A literary magazine dedicated to the spirit of the Adirondacks
It's always a thrill here in the North Country to catch a glimpse of the brilliant flame-colored cardinals, the deep blue of the jays, or the crazy red-head of a pileated woodpecker. Wrens, on the other hand, are ordinary birds, inconspicuous little brown birds so common that many people ignore them. But Rick Smith notices the wrens. His poetry collection, Hard Landing, celebrates the presence of these seemingly ubiquitous little birds.
Years ago I took a wonderful class in ecology. I learned a great deal, but the textbook I was burdened with was some of the worst writing I have ever had the misfortune to read. Because of this experience, I discovered that ecology books should definitely be written in poetry. With illustrations by RD Armstrong and Judith Bever and photographs by Bonnie Love-Nordoff, Rick Smith has written just such a book.
Smith educates us on the habits of wrens. We find them living in LA, Philadelphia, Madagascar, Paris, Mexico, Ireland, Spain, and China. They will nest almost anywhere - - "cave, hole, bra-on-the line" and in "An estate near Philadelphia / ...They build their nest / in the back of an upholstered sofa, / coming and going / through a hole torn in the cover. /...On the porch of the same house, / a brood in a rolled up / Japanese screen..." / "these two nest in the eye socket / of the steer skull / by the wooden door." We learn that "(The largest wren in / North America is the Cactus Wren)," and that not only do wrens live in the desert, but also in the cities, in the northern woods, and even in the rain forests. They are "Snake bait on the equator," threatened by owls in the desert, and kept as pets in Paris.
In "Reyezuelo, roitelet, little king" Smith mentions the ancient legend of the election of the king of the birds, and in "Back in 86 A.D" he playfully lets Wren have his own voice in relating the tale of how he won the title of king bird by hiding in the feathers on the back of the eagle before taking flight the few higher feet it took to be the highest flying bird.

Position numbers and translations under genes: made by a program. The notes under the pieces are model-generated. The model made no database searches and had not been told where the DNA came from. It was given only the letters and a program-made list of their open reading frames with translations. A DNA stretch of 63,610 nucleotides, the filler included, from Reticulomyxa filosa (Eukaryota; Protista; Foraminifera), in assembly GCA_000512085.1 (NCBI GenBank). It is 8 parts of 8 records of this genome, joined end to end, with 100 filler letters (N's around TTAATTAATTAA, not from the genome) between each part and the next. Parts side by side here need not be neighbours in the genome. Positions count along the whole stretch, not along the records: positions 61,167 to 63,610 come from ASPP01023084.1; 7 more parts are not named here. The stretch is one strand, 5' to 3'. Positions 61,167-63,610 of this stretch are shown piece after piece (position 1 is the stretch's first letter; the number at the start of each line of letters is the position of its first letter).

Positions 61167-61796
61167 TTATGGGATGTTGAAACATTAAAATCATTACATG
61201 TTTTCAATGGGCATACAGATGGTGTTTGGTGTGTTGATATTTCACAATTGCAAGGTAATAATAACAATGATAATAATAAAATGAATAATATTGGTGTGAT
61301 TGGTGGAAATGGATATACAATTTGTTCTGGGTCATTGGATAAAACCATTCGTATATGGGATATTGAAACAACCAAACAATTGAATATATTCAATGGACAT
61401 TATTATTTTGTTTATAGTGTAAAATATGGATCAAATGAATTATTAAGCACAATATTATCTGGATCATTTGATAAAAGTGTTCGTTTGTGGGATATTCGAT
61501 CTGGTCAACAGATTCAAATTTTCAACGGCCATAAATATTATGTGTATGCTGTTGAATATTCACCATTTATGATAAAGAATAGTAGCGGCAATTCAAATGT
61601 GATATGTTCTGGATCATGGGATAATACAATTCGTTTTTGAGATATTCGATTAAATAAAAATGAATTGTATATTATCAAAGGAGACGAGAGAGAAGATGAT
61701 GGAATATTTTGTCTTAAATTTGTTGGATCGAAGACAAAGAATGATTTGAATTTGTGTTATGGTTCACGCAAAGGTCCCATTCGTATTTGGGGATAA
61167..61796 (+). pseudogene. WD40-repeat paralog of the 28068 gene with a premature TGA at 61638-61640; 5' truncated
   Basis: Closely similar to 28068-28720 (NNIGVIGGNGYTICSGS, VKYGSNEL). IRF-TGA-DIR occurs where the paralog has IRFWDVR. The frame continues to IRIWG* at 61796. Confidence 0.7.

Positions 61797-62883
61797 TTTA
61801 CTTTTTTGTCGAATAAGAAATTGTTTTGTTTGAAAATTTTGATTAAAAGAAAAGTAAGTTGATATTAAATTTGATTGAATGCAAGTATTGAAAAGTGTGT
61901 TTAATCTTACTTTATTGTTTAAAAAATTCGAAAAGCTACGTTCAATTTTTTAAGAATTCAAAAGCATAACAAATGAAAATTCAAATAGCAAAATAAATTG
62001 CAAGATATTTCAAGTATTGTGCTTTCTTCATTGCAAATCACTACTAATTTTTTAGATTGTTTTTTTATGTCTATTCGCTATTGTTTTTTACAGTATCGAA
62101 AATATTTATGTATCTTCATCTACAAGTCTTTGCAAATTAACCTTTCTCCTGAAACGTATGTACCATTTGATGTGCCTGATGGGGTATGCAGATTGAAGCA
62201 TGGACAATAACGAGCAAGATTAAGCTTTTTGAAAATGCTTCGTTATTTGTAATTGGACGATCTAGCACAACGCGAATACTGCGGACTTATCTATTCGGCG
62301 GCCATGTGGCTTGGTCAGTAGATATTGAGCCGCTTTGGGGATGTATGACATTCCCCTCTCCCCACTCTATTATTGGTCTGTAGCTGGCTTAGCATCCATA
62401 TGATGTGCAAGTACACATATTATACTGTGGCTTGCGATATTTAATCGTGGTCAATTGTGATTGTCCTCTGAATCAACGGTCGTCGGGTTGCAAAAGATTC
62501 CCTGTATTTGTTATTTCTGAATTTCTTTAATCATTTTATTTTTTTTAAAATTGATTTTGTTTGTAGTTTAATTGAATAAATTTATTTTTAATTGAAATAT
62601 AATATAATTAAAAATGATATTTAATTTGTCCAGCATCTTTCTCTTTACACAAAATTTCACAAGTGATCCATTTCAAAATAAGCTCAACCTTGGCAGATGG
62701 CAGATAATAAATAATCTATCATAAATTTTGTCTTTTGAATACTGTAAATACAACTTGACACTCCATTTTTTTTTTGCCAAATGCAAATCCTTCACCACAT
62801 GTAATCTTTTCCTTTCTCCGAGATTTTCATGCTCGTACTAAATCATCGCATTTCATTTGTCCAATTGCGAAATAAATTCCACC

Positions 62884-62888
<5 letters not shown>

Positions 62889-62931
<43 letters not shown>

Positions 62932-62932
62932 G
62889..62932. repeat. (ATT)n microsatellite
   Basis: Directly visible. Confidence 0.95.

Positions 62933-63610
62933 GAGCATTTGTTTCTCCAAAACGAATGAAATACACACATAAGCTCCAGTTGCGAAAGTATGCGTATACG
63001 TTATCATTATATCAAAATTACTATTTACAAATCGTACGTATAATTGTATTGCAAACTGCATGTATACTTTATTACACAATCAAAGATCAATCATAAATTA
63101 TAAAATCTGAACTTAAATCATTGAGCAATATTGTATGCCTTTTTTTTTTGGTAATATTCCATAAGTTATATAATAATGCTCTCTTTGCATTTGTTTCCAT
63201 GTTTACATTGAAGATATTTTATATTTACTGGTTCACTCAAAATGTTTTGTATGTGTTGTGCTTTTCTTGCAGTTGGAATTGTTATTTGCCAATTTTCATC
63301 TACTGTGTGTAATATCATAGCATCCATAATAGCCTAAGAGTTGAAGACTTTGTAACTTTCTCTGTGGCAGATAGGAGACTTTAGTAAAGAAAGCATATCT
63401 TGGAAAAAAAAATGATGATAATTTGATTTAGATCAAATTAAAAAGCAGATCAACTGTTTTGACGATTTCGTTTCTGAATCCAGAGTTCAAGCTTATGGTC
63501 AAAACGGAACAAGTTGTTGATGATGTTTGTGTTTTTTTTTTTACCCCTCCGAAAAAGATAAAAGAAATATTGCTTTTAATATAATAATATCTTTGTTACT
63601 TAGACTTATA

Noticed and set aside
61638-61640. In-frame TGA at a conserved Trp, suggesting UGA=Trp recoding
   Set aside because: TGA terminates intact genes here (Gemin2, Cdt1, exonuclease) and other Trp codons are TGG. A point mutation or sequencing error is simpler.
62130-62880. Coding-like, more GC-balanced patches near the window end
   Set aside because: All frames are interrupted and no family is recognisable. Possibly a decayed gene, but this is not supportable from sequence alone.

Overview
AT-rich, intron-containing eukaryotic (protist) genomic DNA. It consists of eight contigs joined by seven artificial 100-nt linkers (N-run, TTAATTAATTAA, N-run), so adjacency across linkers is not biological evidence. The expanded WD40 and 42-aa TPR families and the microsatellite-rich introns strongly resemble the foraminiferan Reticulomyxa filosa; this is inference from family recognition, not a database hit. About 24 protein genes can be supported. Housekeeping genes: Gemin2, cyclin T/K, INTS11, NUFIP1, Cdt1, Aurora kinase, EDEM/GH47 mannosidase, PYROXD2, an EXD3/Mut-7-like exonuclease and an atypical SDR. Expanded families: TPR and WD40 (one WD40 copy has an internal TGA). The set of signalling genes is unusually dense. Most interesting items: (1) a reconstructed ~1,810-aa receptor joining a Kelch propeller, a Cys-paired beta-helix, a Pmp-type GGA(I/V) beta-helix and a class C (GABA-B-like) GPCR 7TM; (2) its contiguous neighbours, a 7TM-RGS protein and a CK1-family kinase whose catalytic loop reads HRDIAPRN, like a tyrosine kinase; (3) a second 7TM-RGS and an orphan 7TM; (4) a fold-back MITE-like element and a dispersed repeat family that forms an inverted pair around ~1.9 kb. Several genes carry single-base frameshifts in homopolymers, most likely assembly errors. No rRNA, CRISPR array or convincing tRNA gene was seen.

Besides his impressive knowledge about these birds, Rick Smith is a skillful poet. I love how he captures the flit and flutter of the wrens: "Wren on ash, / wren on birch, / spots on the skin, / the character of a / wren on saguaro, / on palm, in light / in blue and black, / on curved wall, on brick. / Wren on rock & wood, / in snow, straw, sand..." I love how, with a poet's tools, he artfully weaves the lives of the wrens into a reflection of those who are often overlooked and ignored in our own human society.
The wrens are buffeted and overcome by circumstances beyond their control. They live in dangerous neighborhoods. They are bullied by more powerful birds. They live with fear and thirst. They suffer from the cold. Yet they live their tiny lives.
Like wrens, most of us live plain little brown lives, "small lives in a hard land." This poet shows us that as insignificant as we might think we are, each life matters, each has a part to play, and each has a lovely complex song to sing.